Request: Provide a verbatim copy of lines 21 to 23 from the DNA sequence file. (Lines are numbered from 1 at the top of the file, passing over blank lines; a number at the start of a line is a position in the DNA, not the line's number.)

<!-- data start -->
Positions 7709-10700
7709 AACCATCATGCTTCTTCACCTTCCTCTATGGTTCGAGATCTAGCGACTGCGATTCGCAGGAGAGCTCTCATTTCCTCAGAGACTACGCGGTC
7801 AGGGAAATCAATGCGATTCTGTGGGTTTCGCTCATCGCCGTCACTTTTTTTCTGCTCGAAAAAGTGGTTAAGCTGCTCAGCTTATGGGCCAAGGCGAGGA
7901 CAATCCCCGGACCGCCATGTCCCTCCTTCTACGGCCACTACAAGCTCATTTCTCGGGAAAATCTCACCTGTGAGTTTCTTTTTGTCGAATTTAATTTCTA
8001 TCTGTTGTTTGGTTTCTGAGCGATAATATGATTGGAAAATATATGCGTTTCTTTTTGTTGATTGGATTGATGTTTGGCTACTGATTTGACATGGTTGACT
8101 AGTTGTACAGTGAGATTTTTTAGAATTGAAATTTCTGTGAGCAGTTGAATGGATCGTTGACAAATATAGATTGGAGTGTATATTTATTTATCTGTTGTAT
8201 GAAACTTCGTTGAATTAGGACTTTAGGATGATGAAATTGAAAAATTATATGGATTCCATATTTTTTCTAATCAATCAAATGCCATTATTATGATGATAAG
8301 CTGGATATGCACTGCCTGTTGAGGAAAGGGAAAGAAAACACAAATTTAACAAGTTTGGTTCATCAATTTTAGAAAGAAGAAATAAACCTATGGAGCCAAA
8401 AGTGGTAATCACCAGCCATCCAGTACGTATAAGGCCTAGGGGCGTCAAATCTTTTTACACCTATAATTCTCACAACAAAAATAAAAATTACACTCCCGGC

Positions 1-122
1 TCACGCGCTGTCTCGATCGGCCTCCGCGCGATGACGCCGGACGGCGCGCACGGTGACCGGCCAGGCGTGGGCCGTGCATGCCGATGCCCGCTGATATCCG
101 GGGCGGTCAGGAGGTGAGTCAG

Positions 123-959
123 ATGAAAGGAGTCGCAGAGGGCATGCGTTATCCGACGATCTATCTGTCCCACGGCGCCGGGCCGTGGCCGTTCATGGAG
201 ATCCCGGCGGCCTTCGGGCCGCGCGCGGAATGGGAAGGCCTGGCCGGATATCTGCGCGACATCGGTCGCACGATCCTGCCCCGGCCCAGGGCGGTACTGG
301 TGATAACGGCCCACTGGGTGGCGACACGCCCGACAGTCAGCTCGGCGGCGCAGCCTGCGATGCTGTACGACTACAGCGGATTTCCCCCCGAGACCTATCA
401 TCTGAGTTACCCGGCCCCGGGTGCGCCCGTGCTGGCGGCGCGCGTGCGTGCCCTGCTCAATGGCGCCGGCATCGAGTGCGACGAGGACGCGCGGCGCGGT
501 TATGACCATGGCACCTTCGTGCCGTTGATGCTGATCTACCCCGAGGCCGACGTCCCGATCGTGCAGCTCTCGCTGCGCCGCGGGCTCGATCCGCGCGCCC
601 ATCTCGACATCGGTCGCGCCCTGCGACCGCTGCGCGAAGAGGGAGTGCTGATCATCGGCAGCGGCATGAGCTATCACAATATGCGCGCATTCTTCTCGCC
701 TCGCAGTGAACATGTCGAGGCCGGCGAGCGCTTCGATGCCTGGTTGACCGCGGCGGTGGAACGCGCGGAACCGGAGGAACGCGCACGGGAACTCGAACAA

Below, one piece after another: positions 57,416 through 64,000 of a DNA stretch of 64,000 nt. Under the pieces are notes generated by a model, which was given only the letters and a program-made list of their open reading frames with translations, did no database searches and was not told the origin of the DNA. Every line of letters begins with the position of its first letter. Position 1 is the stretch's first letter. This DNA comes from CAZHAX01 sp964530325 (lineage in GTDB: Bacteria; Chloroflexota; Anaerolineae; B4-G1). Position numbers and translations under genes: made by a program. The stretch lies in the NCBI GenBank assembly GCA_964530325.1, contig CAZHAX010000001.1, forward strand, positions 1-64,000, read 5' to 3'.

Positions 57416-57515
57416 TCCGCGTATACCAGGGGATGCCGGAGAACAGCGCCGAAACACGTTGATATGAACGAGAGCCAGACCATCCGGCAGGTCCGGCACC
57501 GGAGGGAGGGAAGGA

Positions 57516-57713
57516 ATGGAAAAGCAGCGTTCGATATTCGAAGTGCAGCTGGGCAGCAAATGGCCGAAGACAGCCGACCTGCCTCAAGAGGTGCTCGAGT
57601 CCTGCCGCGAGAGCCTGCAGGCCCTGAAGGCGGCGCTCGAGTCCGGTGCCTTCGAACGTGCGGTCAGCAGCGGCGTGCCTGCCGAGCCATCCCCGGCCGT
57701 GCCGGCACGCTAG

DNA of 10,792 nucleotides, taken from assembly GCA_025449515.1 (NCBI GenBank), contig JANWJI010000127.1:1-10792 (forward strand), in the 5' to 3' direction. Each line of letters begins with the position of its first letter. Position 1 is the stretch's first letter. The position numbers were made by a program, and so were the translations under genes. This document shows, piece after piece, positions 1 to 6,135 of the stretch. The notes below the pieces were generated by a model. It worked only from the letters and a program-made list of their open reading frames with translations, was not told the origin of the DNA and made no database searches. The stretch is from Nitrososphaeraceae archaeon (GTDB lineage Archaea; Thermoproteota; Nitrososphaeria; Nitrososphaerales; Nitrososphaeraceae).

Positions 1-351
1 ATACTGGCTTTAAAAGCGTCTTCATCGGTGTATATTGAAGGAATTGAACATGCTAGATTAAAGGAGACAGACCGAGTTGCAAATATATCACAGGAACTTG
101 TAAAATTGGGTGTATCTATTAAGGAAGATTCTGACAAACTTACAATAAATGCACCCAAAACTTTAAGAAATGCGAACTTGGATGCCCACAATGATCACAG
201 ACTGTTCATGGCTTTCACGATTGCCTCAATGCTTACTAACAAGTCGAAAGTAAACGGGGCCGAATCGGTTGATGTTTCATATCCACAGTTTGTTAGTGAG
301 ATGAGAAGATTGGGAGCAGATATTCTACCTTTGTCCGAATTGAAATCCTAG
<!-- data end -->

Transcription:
Below, one piece after another: positions 57,416 through 64,000 of a DNA stretch of 64,000 nt. Under the pieces are notes generated by a model, which was given only the letters and a program-made list of their open reading frames with translations, did no database searches and was not told the origin of the DNA. Every line of letters begins with the position of its first letter. Position 1 is the stretch's first letter. This DNA comes from CAZHAX01 sp964530325 (lineage in GTDB: Bacteria; Chloroflexota; Anaerolineae; B4-G1). Position numbers and translations under genes: made by a program. The stretch lies in the NCBI GenBank assembly GCA_964530325.1, contig CAZHAX010000001.1, forward strand, positions 1-64,000, read 5' to 3'.

Positions 57416-57515
57416 TCCGCGTATACCAGGGGATGCCGGAGAACAGCGCCGAAACACGTTGATATGAACGAGAGCCAGACCATCCGGCAGGTCCGGCACC